What is the semilunar valve located between the left ventricle and the aorta? Aortic valve
What causes the opening and closing of the semilunar valves? Chamber pressure
What happens during ventricular systole (contraction of the ventricles)? The atrioventricular valves close and the semilunar valves open.
What happens during ventricular diastole (relaxation of the ventricles)? The aortic and pulmonic valuves are closed and the mitral and tricuspid valves are open.
What happens to the coronary arteries during ventricular diasole? The passive filling of the coronary arteries
What are the three blood vessels or vasculature? Arteries, veins, and capillaries
What blood vessel is thick-walled and muscular? Arteries
Why are arteries thick-walled and muscular? Arteries function under high pressure in order to convey blood from the heart out to the rest of the body.
What blood vessels branch off of arteries into smaller blood vessels? Arterioles
With the exception of pulmonary and umbilical arteries, what do arteries carry? Oxygenated blood
How do arteries regulate blood pressure? Through functional changes in peripheral vascular resistance
What are the three (3) layers of an artery that are sometimes called tunics (coats or coverings)? 1. Intima2. Media3. Adventitia
What is the purpose of arteries? Arteries convey blood from the heart out to the rest of the body.
What is the innermost layer of an artery and consists of endothelium and inner elastic membrane? Tunica intima
What is the middle layer of an artery and consists of smooth muscle cells? Tunica media
How is the blood flow regulated in the tunica media? In the tunica media, the middle layer, the blood flow through the vessel is regulated by constriction or dilation.
What is a decrease in the diameter of the blood vessel, which produces a decrease in blood flow? Vasoconstriction
What is an increase in the diameter of the blood vessel, which produces an increase in blood flow? Vasodilation
What is the outermost layer of a blood vessel, which is composed of various connective tissues? Tunica adventitia
What arises from the trunk of the aorta and functions to carry oxygenated blood throughout the myocardium? The right and left coronary arteries
What is called the GREAT cardiac vein? The coronary sinus
The ________ _________ is a short trunk that serves to receive deoxygenated blood from the veins of the myocardium & empties into the right atrium. coronary sinus
What blood vessels drain blood directly from the capillary beds and unite to form a vein. Venules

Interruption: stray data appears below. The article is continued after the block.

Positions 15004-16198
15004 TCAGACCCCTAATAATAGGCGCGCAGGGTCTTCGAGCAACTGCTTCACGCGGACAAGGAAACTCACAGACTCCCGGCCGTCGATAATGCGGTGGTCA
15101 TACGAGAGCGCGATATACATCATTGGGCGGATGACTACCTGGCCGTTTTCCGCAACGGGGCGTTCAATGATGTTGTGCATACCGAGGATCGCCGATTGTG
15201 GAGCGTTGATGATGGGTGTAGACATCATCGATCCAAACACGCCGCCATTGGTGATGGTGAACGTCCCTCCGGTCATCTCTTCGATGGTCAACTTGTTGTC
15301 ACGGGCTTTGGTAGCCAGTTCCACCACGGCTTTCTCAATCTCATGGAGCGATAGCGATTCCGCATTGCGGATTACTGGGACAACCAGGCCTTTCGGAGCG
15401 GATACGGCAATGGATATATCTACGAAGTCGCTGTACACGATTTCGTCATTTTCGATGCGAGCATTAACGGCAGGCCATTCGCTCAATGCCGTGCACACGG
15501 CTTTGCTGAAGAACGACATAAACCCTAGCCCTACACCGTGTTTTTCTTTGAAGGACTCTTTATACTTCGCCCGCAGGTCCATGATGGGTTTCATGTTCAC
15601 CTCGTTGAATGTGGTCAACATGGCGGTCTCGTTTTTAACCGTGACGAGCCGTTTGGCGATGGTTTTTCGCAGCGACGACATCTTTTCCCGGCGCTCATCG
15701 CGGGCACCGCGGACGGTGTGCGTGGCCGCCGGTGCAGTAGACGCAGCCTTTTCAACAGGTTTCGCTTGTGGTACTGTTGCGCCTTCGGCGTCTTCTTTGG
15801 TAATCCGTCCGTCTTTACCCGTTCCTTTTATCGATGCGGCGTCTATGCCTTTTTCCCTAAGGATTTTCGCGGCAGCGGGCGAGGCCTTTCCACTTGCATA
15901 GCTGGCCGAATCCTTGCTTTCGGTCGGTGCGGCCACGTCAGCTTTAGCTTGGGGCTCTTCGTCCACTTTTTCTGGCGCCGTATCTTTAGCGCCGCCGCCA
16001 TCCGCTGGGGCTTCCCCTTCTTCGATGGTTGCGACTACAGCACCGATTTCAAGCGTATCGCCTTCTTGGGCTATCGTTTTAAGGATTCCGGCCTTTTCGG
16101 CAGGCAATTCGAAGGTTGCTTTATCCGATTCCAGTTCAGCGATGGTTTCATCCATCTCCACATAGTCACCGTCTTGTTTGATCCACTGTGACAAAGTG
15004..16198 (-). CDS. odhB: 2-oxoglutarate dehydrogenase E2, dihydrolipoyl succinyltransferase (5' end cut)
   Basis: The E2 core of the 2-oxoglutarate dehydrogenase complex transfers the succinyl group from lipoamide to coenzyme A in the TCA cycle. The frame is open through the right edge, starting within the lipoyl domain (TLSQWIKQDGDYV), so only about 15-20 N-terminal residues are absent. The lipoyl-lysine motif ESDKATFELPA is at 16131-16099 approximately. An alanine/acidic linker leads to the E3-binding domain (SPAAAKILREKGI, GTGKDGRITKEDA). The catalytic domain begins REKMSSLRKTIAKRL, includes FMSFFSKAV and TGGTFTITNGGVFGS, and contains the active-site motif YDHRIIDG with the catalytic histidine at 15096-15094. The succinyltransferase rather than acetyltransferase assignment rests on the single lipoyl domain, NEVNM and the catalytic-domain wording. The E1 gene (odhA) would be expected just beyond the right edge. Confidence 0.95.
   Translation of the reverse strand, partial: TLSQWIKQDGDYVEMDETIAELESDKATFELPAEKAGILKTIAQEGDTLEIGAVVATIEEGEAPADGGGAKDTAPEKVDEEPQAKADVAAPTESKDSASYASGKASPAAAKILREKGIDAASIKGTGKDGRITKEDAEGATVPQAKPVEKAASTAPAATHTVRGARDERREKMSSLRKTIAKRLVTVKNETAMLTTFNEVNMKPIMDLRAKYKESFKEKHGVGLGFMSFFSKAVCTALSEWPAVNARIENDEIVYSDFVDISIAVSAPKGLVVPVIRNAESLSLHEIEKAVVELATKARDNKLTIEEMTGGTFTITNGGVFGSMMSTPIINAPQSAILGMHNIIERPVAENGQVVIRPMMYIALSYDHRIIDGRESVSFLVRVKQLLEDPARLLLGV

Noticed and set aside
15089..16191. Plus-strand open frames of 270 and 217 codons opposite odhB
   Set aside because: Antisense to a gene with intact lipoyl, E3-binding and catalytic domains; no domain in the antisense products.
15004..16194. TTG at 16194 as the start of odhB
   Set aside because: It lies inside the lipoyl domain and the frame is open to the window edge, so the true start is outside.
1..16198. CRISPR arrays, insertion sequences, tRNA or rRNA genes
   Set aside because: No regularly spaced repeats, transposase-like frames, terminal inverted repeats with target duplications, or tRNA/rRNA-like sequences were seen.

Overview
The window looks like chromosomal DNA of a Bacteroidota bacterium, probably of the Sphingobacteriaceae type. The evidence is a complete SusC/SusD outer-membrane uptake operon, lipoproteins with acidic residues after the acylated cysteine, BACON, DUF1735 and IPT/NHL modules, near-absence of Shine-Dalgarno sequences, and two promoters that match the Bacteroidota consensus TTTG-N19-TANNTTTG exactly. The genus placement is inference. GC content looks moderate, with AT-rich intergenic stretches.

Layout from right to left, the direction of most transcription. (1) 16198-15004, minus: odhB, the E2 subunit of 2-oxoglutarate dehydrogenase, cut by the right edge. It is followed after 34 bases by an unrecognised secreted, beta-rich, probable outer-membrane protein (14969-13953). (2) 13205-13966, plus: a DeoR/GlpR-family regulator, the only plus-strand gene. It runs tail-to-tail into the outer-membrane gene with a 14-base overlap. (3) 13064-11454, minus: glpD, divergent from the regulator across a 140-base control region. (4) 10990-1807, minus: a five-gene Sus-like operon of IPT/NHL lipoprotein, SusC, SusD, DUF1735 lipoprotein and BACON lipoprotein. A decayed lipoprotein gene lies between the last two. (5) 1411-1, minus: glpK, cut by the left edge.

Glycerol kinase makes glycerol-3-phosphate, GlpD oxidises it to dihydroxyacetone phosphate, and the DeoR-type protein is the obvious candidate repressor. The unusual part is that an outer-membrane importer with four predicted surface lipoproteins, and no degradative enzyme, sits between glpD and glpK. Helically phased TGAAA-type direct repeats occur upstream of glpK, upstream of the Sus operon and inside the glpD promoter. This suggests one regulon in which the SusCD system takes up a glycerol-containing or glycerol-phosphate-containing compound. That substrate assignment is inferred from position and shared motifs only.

Which blood vessels have 3 layers? Veins and arteries have 3 layers.
What blood vessels carry blood back to the heart? Veins
Which blood vessels operate under low pressure, are thin walled, and have one-way valves? Veins
Which vein does NOT convey deoxygenated blood? Pulmonary vein
Which veins of the body empty into the two largest veins, the superior and inferior vena cava? Large veins
Which veins empty deoxygenated blood into the heart's right atrium? Superior and inferior vena cava
Which have the thinnest of all blood vessels? Capillaries
Which blood vessel is the most numerous? Capillaries
Which blood vessel are so tiny that red blood vessels must "march through in single file" Capillaries
Blood flows from the __________ into the capillaries. Arterioles
Where is the vast majority of gas exchanged occur in the body? Capillaries
What transports oxygenated blood into the capillaries? Arterioles
Capillaries allow for the exchange of __________, _____________, and ___________ _______ between the blood and body tissues. Oxygen, nutrients, and waste products
Which blood vessel is viewed as "connectors" between arteries and veins. Capillaries
What receives the deoxygenated blood, which travels back to the heart via the venous system? Hint: It is the smallest of veins. Venules
What is the definition of circulation? Circulation is the movement through a course (in the body) which leads back to the initial point (the heart).
Which two (2) major components compose the circulatory system? 1. Pulmonary circulation2. Systemic circulation
Which cycle is this? The blood leaves the heart through the right ventricle and travels into the pulmonary artery to the lungs and back through the pulmonary veins to the left atrium. Pulmonary circulation
What is critical to the pulmonary circulation? Tissue perfusion is based on adequate gas exhange within the alveolar capillary membranes in the lungs.
Which cycle is this? The blood leaves the left ventricle and travels through the arteries, capillaries, and veins of the entire body system and back to the primary receptacle of the heart (the right atrium). Systemic circulation
How are the tissues in our body maintained? By both the pulmonary and systemic circulations.
Describe systemic circulation, starting from the left side of the heart. (Heart, left side) → Aorta → Arteries → Arterioles → Capillaries → Venules → Veins → Vena cava → (Heart, right side)
Describe pulmonary circulation, starting from the right side of the heart. (Heart, right side) → Pulmonary arteries → (Lungs) → Pulmonary vein → (Heart, left side)
Created by: LoreFD